I suspect we all are bombarded by telephone calls from professional fund-raisers operating on behalf of a spectrum of charities – these I find I have no trouble with ignoring; the administrative costs of the fund-raiser, even for legitimate charities, eats up too large a fraction of any contribution I might make. The bulk-rate mailings are another issue. I have less of an excuse to ignore them, and some have made it onto my list of occasional contributions. Those causes that I regularly support which plead for more cause me the greatest heartache and soul-searching.

How should I try to balance the needs of the hungry in the far corners of the world versus the needs of those who are hungry in the next town over? How might supporting a missionary stack up against helping someone who is homeless? Support of my church has first call on my resources, but what other causes deserve my support? I find no easy answer; in fact, I find myself constantly asking if I can do more.

The needs are there – of that there is no question; but I cannot fix the world alone – no one can. That is why one of my regular contributions goes to the United Methodist Committee on Relief, which pools funds from around the country to support many valuable long-term projects. But I think that it is proper for me to continually ask myself that question – “Am I doing enough” – so as not to become complacent.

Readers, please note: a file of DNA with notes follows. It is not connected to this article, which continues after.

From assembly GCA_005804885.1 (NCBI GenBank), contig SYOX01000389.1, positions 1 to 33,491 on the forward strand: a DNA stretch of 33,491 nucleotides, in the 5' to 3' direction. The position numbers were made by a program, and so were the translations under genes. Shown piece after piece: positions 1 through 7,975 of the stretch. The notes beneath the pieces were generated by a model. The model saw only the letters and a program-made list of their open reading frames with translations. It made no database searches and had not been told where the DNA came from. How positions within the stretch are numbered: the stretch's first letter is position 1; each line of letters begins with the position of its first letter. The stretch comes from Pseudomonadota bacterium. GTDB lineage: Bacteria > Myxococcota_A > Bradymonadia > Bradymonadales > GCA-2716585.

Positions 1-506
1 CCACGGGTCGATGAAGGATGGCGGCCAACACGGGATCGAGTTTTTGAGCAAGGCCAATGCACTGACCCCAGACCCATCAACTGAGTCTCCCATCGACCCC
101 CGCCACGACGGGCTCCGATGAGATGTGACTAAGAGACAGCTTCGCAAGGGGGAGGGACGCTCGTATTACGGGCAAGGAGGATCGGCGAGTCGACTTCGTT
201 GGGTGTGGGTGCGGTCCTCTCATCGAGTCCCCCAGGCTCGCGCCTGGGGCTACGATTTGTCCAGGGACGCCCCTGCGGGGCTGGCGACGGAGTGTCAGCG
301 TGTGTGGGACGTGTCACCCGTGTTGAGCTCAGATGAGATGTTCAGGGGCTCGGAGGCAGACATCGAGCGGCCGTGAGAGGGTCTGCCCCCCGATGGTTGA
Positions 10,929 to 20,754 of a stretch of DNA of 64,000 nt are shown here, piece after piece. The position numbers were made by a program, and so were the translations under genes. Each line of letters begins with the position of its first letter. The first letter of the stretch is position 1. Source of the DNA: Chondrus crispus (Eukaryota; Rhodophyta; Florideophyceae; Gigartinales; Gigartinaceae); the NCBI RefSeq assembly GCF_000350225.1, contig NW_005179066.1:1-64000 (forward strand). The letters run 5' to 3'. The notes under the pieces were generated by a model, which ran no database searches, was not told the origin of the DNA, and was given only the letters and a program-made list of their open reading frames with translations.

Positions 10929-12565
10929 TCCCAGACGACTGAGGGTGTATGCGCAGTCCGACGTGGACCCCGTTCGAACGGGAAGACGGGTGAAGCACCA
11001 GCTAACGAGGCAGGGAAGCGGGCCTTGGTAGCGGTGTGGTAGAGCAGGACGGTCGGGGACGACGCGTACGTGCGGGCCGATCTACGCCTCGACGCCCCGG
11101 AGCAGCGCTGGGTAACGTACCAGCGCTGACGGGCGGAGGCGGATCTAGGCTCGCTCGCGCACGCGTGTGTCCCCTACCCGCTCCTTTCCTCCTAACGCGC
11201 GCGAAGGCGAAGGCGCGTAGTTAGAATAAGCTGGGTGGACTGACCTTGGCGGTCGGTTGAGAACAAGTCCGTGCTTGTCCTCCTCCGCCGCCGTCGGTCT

July 22, 2015


Filed under: Uncategorized — brucesinclair @ 10:26 am

I suspect that you have all heard the phrase, “He who dies with the most toys wins”, or some variant thereof. It is unfortunate that so many seem to believe this old saw.

Think back – in “the good old days” there were no self-storage facilities into which one would pour the excess possessions from your home; few if any could afford furniture or other things that were not of immediate use – and those affluent enough to have such a surplus dealt with commercial storage firms. Now days climate-controlled self-storage facilities proliferate wherever space can be found for them. We gather stuff at a prodigious rate – such that the job of professional organizer has emerged, do-it-yourself television shows showing how to organize your home have a wide following, and so-called “interventions” to deal with extreme hoarding are the grist for ‘reality’ television. Why do we feel compelled to fill our lives with material goods?

I am certain that the ‘why’ is more complex than any answer I might give here. Certainly our consumer-oriented culture exhorts us to go out and buy the latest new things. Styles are changed deliberately to encourage us to shed the old in favor of the new – except we actually do not get rid of the old, merely put it into storage. We see items on sale and want to stock up to take advantage of the bargains – so how long will it take to go through a hundred rolls of toilet tissue?